The US Federal Government is in the process of sending helicopter money around the country. Individuals may receive $1400. Families could receive more. The stimulus money (or stimy) phases out as incomes go higher. So what will Americans do with this windfall money?
A recent Harris Poll indicates that about 15% of the previous two stimulus checks invested the money. About 7% specifically invested in crypto like Bitcoin or Ethereum.
Harris states that the majority of Americans report that household finances have been unchanged by the COVID-19 health crises. But almost a third (29%) report that things have gotten worse.
Harris reports that individuals who received the first federal stimulus payment issued in March 2020, most spent the money on necessities like rent or groceries (43%), put the money in savings (36%), or paid down debt (32%).
This trend remained for the second round of stimulus checks as Americans used the money to pay for necessities (43%), put money in their savings (33%), or pay down debt (30%).
Cryptocurrency investments held steady at 7% while non-crypto investments (e.g., stocks, bonds, commodities) rose slightly to 10%.
Two-thirds (67%) of Americans say they expect to receive a stimulus payment from the pandemic relief bill that Congress just passed this month, and 62% say they feel they need the money to be able to cover the cost of necessities like household bills, groceries, and medicine.
Harris adds that a large plurality plan to put at least some of the money into their savings (40%) or invest the funds (17%). Of those who plan to invest money from the new stimulus check, 41% plan to invest in cryptocurrencies.
Digging a bit deeper, Harris says that higher income households intend to invest the money.
Compared to just 3% of individuals in households making less than $50,000/year, 10% of individuals in households making more than $100,000/year invested in cryptocurrencies using the first stimulus check. Slightly more (13%) did the same with the second stimulus check, and 14% plan to do the same, assuming they receive the next stimulus check.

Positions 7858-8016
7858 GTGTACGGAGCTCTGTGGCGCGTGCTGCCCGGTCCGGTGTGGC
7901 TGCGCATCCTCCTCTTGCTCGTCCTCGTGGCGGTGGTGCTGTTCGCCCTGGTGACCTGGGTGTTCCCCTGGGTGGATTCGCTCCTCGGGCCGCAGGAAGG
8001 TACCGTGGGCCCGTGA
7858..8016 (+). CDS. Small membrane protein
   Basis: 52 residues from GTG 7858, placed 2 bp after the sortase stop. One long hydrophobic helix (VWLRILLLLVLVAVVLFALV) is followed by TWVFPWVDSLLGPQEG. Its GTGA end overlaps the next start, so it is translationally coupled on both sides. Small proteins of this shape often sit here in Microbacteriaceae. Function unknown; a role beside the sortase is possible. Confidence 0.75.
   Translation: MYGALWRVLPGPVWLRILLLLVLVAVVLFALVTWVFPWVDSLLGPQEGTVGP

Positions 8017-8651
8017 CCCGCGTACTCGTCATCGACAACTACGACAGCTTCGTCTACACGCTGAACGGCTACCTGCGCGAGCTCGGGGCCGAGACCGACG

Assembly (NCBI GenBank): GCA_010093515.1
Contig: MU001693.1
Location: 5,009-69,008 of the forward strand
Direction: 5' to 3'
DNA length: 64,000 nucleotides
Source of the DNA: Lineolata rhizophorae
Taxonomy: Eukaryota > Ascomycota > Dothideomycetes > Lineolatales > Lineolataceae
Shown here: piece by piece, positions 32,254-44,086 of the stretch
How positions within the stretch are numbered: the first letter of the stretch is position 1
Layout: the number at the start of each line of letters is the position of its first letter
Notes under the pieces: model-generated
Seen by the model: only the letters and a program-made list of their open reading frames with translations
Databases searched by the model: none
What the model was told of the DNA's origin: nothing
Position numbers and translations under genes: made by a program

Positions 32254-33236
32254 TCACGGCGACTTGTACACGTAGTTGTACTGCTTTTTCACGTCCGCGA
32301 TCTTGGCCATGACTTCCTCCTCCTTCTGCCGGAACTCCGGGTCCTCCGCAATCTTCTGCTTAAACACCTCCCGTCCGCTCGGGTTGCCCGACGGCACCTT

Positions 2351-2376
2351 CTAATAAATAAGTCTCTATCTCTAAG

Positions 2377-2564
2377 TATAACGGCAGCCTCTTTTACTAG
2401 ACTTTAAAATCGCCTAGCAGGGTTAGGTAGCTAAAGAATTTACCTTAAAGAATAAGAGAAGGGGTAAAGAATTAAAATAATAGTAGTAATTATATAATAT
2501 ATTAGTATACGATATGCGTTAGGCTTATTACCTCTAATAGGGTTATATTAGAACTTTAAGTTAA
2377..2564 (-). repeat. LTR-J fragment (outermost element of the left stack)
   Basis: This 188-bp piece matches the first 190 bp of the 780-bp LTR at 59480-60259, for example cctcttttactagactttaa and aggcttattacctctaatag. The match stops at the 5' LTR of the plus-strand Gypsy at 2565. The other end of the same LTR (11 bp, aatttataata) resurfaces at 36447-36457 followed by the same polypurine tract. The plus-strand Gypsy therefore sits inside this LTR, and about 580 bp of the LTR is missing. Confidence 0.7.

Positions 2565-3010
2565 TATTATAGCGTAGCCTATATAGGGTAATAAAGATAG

During the year of COVID, high annual income households ($100K+) have also increased their overall investing with stimulus checks compared to their lower-income counterparts (<$50K) (24% vs. 5%, respectively for the March 2020 stimulus; 28% vs. 6%, respectively for the January 2021 stimulus; and 31% vs. 13%, respectively for the upcoming stimulus).
Harris also shares that throughout the pandemic around one in ten recipients have used their stimulus payments to offer financial help to friends or family (9%), and 12% plan to do the same using the new stimulus check.
In fact, nearly one in five individuals in higher annual income households ($100K+) have done this throughout the pandemic — 16% using the March 2020 stimulus and 15% using the January 2021 stimulus — and plan to do so at a higher rate assuming they receive the next stimulus check (19%).
As for actually stimulating the economy, Harris states that 10% of Americans who received the first stimulus check spent some or all of the money on non-necessities, 13% did the same with the second stimulus check. Currently, 16% of those who expect to receive a stimulus plan to spend part or all of the money on non-essentials.
Of course, we may know more in the coming weeks but the US government may be inadvertently boosting crypto markets which may not be a bad thing.